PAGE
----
After preliminary confirmation of the PEDV pathogen by the pig farm laboratory, fecal samples, milk, and serum of 20 sows, as well as the feces and intestines of three infected piglets, were sent to South China Agriculture University for sequence analysis and serological testing. In order to reveal the molecular characteristics of the virus and determine the relationship among the current epidemic strains in China and other subtype strains, the bootstrap method of MEGA6.0 software was used to analyze the evolutionary tree of domestic isolates and reference strains from different sources at different times, which indicated that the strain formed a new and unique branch in the PEDV genotype II (Figure 2), which had the closest genetic distance to the genotype I strain. The base sequence of the S1 gene has been uploaded to NCBI, and the GenBank number is MW646416. The S1 gene homology comparative analysis of this strain showed that it had 98.1–100% homology with 59 epidemic strains uploaded by NCBI in the past year, 91.8% homology with the CV777 strain, 97.8% homology with the AJ1102 vaccine strain, and 97.3–98.1% homology with the 89 strains prevalent in 2014–2015 measured by our laboratory (Table 1), indicating that the PEDV of the current outbreak had mutated. Please see Supplementary Figure 1 for specific similarities. The similarity with the 2020 strain was also poorer by 1–2% compared with the 2014–2015 strain, indicating that PEDV had continuously mutated.

FIGURE 2
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Figure 2. Phylogenetic trees of isolates and a representative virus based on the S gene sequence. The tree was performed by neighbor-joining method using MEGA with 1,000 bootstrap replicates. The GenBank accession numbers, strains, years, and places of isolation are shown on the right in order, and the genogroups of the virus are shown on the right of strains.

TABLE 1
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Table 1. Comparison of S1 gene homology between PEDV epidemic strain and vaccine strain in 2020.

To evaluate the immunizing effect of the PED vaccine in this farm, 20 diseased sows in farrowing season were randomly selected before the immunization with autogenous inactivated vaccines and numbered 1–20. Colostrum, feces, and serum were collected, respectively to test the levels of PED antigen and IgA antibody in the colostrum, as well as the levels of PED antigen in feces and specific IgG antibody in serum. The results showed that the pigs had a good immune response after immunization with the PED vaccine, with high levels of IgA and IgG antibodies. However, for the three sows numbered 8, 11, and 20, despite the high levels of IgA in milk and serum IgG antibodies, there were still detectable PED antigens (Table 2). PED antigens were detected in the feces of more sows, indicating that the antibody levels produced by the existing commercial vaccines cannot completely neutralize the new epidemic strain of PEDV.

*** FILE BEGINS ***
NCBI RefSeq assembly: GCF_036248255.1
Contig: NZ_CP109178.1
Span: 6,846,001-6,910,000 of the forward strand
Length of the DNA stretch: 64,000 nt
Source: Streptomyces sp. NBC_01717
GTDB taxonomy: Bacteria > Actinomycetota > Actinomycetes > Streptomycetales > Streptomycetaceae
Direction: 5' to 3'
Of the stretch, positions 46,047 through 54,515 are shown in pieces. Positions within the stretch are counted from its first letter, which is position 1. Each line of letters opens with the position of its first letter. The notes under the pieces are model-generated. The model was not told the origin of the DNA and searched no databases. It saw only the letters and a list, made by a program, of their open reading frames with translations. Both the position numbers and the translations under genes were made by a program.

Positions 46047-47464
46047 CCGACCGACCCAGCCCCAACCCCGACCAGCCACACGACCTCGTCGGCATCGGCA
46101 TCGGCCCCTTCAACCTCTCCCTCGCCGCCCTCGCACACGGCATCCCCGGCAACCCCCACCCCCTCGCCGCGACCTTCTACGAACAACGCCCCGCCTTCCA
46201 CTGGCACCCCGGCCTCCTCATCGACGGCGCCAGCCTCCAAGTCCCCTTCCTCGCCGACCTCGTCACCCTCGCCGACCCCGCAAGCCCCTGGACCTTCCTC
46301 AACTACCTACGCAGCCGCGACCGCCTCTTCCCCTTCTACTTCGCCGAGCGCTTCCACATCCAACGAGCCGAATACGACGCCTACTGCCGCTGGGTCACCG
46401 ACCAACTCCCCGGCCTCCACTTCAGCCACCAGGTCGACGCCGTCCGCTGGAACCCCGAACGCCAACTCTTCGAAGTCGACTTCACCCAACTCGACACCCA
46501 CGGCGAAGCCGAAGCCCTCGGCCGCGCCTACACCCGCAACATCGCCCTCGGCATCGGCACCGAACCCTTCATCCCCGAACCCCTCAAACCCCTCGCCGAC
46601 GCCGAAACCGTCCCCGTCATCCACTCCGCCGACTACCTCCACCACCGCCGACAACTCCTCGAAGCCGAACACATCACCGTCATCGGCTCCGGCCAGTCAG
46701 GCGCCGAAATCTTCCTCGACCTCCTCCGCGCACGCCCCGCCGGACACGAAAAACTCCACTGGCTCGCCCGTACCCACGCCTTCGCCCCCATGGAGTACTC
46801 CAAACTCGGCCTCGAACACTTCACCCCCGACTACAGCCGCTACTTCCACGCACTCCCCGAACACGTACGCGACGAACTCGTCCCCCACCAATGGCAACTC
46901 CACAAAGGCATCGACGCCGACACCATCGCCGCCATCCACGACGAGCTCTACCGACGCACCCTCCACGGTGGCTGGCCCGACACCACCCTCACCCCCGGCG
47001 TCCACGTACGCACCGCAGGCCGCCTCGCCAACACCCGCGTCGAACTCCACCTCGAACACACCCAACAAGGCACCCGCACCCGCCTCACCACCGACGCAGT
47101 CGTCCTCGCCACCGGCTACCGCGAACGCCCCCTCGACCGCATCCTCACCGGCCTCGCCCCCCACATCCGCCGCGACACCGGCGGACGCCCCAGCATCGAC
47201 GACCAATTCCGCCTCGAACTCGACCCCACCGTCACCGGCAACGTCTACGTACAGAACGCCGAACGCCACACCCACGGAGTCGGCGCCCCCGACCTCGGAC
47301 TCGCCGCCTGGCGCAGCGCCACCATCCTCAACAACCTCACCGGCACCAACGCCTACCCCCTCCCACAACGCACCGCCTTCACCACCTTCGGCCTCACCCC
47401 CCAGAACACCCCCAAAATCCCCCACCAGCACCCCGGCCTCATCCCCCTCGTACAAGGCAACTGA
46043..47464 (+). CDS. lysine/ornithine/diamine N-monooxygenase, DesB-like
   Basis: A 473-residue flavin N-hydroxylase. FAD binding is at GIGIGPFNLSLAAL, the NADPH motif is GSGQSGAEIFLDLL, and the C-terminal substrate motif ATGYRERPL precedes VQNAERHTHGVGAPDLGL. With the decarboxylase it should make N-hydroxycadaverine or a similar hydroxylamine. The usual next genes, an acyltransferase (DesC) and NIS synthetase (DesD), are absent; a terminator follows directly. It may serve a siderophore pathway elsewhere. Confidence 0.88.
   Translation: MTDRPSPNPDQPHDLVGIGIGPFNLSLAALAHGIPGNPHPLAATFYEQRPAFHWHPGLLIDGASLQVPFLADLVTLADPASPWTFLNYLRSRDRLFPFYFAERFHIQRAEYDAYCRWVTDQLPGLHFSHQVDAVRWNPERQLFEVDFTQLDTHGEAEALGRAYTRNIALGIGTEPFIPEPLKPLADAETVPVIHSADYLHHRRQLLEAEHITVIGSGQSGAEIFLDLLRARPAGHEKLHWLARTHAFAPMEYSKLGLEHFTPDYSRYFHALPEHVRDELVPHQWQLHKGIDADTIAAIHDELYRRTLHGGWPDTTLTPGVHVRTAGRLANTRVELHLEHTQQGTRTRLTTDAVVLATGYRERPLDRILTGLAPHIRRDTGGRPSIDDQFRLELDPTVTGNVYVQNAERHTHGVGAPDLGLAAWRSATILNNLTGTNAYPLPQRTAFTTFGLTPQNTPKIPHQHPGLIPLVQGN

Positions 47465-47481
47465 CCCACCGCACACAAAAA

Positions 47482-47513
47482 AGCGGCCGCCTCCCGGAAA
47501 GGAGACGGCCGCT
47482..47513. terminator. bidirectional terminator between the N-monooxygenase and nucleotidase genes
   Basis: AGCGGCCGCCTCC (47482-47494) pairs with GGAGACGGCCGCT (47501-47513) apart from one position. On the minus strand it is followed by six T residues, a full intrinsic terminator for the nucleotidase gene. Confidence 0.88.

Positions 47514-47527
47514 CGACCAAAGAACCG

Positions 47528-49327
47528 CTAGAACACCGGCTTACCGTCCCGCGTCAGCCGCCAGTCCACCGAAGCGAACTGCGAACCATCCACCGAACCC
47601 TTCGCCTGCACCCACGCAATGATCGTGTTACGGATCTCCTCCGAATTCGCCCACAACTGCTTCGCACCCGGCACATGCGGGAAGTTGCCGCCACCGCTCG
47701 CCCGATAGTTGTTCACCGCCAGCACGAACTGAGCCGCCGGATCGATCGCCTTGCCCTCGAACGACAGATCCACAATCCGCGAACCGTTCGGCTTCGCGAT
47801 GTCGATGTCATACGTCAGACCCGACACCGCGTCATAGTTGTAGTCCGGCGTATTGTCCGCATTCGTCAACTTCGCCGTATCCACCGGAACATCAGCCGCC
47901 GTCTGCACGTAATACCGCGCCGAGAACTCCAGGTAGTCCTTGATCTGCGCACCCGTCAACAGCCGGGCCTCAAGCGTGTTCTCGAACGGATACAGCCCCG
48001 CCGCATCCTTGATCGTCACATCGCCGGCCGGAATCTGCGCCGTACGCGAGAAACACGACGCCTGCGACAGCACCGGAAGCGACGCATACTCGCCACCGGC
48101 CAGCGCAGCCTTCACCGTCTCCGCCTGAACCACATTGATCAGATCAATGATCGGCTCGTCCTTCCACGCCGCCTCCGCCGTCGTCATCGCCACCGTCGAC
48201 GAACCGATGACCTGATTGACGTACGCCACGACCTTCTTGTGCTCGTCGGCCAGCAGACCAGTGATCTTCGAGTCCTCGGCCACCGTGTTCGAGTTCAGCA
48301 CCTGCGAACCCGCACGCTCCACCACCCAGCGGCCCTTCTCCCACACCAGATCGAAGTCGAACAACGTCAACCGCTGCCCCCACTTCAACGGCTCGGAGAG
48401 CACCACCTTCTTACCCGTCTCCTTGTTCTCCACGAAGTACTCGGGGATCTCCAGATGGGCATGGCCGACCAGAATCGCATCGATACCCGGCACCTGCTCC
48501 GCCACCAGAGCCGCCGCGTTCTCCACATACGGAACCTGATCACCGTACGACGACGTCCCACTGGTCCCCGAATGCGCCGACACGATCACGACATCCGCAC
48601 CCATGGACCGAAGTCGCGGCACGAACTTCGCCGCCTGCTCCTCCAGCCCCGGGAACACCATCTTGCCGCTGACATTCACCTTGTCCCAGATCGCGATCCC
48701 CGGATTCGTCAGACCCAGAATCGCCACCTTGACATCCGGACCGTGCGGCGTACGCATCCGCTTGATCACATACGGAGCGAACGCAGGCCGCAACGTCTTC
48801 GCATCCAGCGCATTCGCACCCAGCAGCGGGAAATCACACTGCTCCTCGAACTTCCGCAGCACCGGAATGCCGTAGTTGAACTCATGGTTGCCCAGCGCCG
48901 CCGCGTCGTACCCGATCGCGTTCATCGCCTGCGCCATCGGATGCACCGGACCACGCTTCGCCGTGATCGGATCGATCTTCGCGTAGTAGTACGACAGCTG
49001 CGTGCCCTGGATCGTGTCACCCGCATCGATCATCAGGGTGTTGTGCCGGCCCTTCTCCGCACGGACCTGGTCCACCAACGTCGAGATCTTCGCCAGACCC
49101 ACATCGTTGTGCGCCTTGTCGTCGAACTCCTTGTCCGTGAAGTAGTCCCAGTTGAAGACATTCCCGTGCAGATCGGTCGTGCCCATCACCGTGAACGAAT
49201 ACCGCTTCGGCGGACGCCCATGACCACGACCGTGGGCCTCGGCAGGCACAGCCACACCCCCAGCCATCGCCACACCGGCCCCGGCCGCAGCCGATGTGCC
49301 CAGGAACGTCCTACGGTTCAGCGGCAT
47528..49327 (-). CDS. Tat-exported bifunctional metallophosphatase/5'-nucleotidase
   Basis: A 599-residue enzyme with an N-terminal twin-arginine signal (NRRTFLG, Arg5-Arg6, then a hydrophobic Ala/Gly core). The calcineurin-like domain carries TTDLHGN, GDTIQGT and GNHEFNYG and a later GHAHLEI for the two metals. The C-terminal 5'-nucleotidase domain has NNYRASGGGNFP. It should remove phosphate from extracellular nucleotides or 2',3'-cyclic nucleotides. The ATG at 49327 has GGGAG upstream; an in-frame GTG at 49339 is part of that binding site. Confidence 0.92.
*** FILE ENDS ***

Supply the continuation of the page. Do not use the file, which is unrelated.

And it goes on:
TABLE 2
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Table 2. Analysis of antibody and virus shedding of infected sows.

To evaluate the fecal virus shedding of sows during the disease course, we conducted a 2-week monitoring of virus shedding on seven diseased sows. The results showed that the affected sows had intermittent virus shedding within 2 weeks after delivery. Some of the sows shed a great load of virus due to individual differences (Table 3).

TABLE 3
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Table 3. Monitoring results of continuous virus shedding of diseased sows.

Discussion and Conclusions

In recent years, PEDV has repeatedly broken out in China and has become one of the deadliest pathogens infecting pig herds. Existing measures such as immunization, biosafety, and feeding with tissues from diseased animals cannot prevent its spread (13, 14). Although, vaccines prepared with G1a subtype strains have been developed and promoted for decades, it is precisely because of long-term use that its shortcomings are exposed. The amino acid mutation rate of the immunogen S gene of epidemic strains and vaccine strains has reached as high as 10% (15). The rapid development and promotion of new vaccines based on G2b subtype antigens have effectively prevented the spread of PEDV in China in the past 10 years. At present, all the genotypes of PEDV exist in China.

Owing to the pressure of herd immunity, the S gene of the coronavirus has frequently mutated, and changes in some amino acids have caused antigenic drift and escape from the protection of existing vaccines (16). Therefore, a periodic update of coronavirus vaccine strains becomes urgent. However, even the latest PED variant vaccine strain was isolated in 2011. For example, the antigenic difference has been confirmed in the virus neutralization experiment between the epidemic strain and vaccine strain of bovine coronavirus (17). Neutralization of the virus with hyperimmune serum showed that there is only one serotype of PEDV. However, an increasing number of field surveys show that a mismatch between virus sequence analysis and serum neutralization test indicates a big difference between the antigenicity of PEDV epidemic strain and the vaccine strain. To date, the attenuated vaccine of the mutant strain continues to play a partial protective role (18). However, an increasing number of pig farms, which have undergone normal immunization procedures, continue to have outbreaks of PEDV, and the isolated strains have confirmed it to be a highly pathogenic epidemic strain.